Peter Clarke, EE Times(02/02/2006 9:48 AM EST)
LONDON — Startup company xG Technology LLC is preparing to bring to market a proprietary technology which it claims offers competition to ultra-wideband (UWB) techniques and can more efficiently use wireless spectrum and support more efficient communication over wireless of wired links than other technologies.
The company announced Thursday (Feb. 2) that it had appointed the London office of Credit Suisse as a strategic advisor, according to a Reuters report. Credit Suisse had been retained to help xG approach vendors of telecommunications infrastructure and boost xG’s presence around the world, the report said.
The company is adopting a licensing business model for its technology and said that first products would be ready for market by the end of the second quarter of 2006, the report added.
The technology patented by xG Technology (Sarasota, Florida) is known as xMax, which the company describes as a novel modulation and encoding technology that allows broadband signals to be transmitted at low power on already used parts of the electromagnetic spectrum.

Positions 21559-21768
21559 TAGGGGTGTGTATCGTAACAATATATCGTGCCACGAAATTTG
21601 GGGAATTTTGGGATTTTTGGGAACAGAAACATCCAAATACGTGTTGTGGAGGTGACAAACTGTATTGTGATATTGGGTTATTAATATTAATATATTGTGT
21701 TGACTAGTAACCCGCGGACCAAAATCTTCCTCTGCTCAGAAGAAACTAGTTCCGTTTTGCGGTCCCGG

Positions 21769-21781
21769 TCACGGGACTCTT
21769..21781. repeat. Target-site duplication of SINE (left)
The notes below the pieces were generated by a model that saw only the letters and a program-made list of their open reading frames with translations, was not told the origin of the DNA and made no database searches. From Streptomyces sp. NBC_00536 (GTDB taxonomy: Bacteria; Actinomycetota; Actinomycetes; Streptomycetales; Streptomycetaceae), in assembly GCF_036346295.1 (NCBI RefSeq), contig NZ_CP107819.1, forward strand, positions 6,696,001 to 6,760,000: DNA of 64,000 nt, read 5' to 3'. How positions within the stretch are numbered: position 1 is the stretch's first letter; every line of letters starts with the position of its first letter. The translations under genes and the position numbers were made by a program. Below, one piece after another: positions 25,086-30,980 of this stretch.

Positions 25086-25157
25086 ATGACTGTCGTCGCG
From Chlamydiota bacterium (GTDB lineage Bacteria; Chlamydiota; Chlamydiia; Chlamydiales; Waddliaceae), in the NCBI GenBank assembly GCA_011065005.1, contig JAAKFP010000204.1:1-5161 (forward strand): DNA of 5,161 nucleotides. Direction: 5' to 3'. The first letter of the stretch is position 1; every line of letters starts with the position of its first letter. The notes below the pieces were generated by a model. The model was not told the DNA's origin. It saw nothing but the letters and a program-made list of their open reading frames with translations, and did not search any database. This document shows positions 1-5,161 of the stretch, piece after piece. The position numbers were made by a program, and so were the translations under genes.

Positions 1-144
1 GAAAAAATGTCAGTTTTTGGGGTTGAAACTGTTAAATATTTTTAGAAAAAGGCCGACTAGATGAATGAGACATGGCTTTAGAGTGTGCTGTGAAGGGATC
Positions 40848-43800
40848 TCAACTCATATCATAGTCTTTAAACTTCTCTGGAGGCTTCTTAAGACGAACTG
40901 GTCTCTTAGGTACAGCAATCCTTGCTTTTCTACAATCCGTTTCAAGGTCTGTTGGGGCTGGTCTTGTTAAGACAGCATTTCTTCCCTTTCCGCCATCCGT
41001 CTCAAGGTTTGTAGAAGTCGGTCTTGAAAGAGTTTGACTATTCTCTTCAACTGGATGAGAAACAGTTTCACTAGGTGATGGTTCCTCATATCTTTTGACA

The company claimed that xMax can boost the data rates of all wired and wireless communications: “It is not a compression technique, but rather a synergistic mix of two well-established communication approaches that dramatically improves spectrum utilization,” the company said in a section on frequently asked questions at its website.
The company also refers to xG Flash Signaling as a “micro power wideband signal” used by xMax to convey information. xMax uses xG Flash Signaling to transmit wideband data at power levels well below the static noise found in the atmosphere. In addition, xMax uses an encoding system, called Index-N, to reduce sideband emissions while multiplying the data throughput rate. The xMax Variband feature can be used to adjust data rates on-the-fly, xG claimed in the FAQ.
The modulation and demodulation circuitry can be integrated into an FPGA or ASIC for deployment within computers, TV’s, cell phones and basestations, the company said.
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